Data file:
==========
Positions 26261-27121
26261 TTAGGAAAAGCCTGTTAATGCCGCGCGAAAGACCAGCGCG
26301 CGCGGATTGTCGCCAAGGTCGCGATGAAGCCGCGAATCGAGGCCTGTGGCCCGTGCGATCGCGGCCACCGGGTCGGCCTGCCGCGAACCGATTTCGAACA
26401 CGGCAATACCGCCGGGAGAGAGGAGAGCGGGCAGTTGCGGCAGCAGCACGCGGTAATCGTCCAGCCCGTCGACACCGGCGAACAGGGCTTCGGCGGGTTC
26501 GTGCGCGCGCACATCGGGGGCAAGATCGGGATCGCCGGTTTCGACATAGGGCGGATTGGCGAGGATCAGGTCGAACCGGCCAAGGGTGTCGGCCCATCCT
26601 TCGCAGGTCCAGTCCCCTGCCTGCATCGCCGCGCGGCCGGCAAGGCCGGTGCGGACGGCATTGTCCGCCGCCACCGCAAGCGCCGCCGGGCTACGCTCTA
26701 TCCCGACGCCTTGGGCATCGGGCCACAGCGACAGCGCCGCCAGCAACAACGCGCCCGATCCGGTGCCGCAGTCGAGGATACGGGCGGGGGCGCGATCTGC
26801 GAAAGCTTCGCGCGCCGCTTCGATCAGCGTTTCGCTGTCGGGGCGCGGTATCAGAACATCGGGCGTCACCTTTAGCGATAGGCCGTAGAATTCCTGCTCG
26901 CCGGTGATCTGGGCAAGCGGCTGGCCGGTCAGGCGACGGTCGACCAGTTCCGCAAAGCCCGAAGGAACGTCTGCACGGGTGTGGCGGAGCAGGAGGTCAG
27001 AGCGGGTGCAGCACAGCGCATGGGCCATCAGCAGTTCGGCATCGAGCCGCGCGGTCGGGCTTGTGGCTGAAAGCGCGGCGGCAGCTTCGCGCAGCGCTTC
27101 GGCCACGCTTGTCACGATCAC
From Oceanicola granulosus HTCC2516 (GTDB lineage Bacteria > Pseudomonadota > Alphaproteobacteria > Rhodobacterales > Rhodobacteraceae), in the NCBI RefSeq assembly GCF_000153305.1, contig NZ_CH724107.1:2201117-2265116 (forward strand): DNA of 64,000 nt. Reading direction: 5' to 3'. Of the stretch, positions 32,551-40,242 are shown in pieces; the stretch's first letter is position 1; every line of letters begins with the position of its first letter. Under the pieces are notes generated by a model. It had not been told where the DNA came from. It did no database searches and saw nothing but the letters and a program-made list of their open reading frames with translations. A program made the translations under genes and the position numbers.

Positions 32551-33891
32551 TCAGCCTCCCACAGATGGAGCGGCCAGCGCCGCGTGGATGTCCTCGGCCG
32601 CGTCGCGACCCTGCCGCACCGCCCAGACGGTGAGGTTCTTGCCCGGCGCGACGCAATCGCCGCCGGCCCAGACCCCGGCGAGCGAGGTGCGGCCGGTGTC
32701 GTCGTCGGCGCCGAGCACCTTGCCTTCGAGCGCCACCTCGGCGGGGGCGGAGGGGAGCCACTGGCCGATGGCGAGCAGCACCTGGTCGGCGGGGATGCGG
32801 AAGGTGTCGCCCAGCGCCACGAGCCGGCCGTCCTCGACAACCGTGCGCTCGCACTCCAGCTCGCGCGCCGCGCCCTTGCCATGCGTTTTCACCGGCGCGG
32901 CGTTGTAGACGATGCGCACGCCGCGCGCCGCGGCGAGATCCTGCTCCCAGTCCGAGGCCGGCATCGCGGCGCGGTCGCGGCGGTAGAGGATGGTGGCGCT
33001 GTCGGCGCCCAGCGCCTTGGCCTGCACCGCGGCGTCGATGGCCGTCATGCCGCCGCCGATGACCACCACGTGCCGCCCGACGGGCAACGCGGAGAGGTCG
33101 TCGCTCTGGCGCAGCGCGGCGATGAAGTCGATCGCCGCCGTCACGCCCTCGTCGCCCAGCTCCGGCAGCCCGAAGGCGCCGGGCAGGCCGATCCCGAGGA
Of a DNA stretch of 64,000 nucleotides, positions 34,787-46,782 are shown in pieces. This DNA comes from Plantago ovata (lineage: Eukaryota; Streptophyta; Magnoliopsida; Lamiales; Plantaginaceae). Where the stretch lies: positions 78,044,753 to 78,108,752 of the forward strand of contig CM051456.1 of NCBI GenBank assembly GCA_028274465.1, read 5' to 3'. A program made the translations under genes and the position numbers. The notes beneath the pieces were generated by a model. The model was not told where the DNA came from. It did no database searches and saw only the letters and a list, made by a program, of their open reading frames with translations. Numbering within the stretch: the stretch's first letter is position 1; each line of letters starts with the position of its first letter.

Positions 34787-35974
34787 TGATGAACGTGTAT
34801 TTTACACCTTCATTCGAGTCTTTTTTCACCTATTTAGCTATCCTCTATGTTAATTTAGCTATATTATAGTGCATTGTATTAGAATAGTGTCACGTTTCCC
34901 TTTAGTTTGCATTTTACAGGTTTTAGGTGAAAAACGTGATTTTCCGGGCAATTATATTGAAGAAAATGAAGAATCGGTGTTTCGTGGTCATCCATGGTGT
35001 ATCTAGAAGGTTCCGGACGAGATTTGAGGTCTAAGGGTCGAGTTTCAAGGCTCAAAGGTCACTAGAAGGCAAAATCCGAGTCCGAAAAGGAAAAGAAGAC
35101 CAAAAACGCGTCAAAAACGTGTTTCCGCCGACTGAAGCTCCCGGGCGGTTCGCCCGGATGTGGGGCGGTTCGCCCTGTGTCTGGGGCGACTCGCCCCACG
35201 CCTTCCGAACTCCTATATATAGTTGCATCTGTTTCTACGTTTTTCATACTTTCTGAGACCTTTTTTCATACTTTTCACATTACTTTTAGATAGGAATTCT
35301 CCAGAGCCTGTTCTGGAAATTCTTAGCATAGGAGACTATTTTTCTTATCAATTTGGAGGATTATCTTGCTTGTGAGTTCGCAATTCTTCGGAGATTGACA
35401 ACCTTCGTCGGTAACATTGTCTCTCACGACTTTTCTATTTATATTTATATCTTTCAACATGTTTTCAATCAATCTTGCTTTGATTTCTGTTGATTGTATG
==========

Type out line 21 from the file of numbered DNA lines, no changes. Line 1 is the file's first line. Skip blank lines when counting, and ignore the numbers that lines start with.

Of a DNA stretch of 64,000 nucleotides, positions 34,787-46,782 are shown in pieces. This DNA comes from Plantago ovata (lineage: Eukaryota; Streptophyta; Magnoliopsida; Lamiales; Plantaginaceae). Where the stretch lies: positions 78,044,753 to 78,108,752 of the forward strand of contig CM051456.1 of NCBI GenBank assembly GCA_028274465.1, read 5' to 3'. A program made the translations under genes and the position numbers. The notes beneath the pieces were generated by a model. The model was not told where the DNA came from. It did no database searches and saw only the letters and a list, made by a program, of their open reading frames with translations. Numbering within the stretch: the stretch's first letter is position 1; each line of letters starts with the position of its first letter.